Not really. I haven't had the pleasure of setting up a Pantera to see how short it draws. I have learned enough the last few years to take little stock in what the catalog shows for draw length. Most draw longer than listed and often by as much as a full inch. What I almost always do with my bows is remove about 5 twists from the cables and add 10 to 15 twists to the string. This shortens the draw length and reduces the peak weight, changing the bow's specs, but I don't worry about specs. Doing what I do makes the Hybrix/Nitro cam smoother drawing and removes the telltale hump in the draw cycle right before the roll over. Then I set the module and the draw stop, put the bow on my draw board and fine tune it for draw length. Once I have the bow just where I want it I tune and sight in. Then I measure the draw length, a2a, brace height, draw weight, and everything else. These are the specs for MY bow.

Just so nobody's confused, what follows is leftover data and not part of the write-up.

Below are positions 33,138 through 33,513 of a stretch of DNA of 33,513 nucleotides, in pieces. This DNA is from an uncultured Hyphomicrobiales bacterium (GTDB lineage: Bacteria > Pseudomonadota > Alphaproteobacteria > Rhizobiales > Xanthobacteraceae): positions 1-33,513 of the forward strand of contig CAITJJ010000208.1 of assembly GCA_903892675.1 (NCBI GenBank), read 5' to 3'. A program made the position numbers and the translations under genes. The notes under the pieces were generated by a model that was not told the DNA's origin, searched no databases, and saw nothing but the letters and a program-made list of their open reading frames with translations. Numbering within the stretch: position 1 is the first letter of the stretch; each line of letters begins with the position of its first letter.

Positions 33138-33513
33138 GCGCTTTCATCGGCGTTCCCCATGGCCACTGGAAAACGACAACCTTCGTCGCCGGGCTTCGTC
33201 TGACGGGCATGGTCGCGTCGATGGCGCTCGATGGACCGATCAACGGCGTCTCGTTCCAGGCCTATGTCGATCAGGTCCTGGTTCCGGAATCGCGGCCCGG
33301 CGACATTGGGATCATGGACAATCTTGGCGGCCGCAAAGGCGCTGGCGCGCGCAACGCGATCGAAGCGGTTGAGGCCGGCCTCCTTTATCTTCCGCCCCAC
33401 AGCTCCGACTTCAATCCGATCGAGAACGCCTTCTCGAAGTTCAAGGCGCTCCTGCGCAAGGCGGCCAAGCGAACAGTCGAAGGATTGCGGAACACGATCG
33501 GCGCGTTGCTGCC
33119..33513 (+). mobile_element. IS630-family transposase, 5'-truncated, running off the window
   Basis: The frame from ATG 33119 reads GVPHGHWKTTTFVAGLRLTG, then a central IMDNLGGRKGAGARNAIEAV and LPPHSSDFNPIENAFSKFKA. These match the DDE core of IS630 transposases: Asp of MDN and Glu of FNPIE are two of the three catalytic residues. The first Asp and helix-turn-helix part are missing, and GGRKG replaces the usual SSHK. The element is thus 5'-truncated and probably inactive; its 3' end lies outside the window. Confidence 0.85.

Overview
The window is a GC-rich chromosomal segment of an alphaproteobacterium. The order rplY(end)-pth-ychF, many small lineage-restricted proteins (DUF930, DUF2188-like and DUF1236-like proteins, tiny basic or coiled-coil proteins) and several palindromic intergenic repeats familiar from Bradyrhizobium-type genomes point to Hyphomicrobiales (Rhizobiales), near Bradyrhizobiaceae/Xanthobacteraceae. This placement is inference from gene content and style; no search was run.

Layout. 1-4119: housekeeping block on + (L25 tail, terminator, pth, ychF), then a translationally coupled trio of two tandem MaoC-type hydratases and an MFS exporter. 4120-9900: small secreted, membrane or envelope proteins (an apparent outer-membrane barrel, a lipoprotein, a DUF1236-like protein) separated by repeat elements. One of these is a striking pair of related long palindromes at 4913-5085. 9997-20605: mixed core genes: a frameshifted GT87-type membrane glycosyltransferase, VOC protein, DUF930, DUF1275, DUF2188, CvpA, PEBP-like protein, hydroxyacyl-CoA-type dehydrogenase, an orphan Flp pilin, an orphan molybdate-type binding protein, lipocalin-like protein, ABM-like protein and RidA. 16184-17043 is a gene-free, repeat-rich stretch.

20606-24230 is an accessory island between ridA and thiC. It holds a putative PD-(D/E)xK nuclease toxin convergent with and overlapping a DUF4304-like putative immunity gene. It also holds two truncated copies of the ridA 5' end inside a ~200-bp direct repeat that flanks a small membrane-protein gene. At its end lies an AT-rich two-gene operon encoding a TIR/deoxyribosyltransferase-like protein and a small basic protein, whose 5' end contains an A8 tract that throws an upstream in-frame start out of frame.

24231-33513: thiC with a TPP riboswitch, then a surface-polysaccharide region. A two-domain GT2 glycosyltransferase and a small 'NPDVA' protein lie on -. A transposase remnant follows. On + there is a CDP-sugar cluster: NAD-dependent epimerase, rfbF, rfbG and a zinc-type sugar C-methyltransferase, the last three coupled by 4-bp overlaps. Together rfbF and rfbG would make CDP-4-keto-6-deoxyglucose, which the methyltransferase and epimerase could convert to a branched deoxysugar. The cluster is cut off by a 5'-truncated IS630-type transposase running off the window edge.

I don't play around much with single cam bows. I cut my teeth on 4 wheel bows back in the 70's. Went to 2 wheel bows in the 80's. First 2 cam bow was a Hoyt in 1989. I shot nothing but 2 cam bows (energy wheels, really) till I joined up with Golden Eagle in 1997. 2000 thru 2003 with Pearson and nothing but single cam bows. Through that time there were a lot of issues with level nock travel, which has been corrected over time for the most part. In 2004 I joined Martin's staff and had the opportunity to go back to true dual cams and jumped at it and still shoot dual or binaries. It's a personal choice thing. You can do a lot more tweaking with dual cams and I am always tweaking something----always.
Sorry for the rant. I do this a lot. Ask some of the other guys.
If You're Not Living on the Edge You're Taking Up Too Much Space
Martin/Rytera Staff Shooter
PSAA Life member, UBP Life member
PADI AOW Diver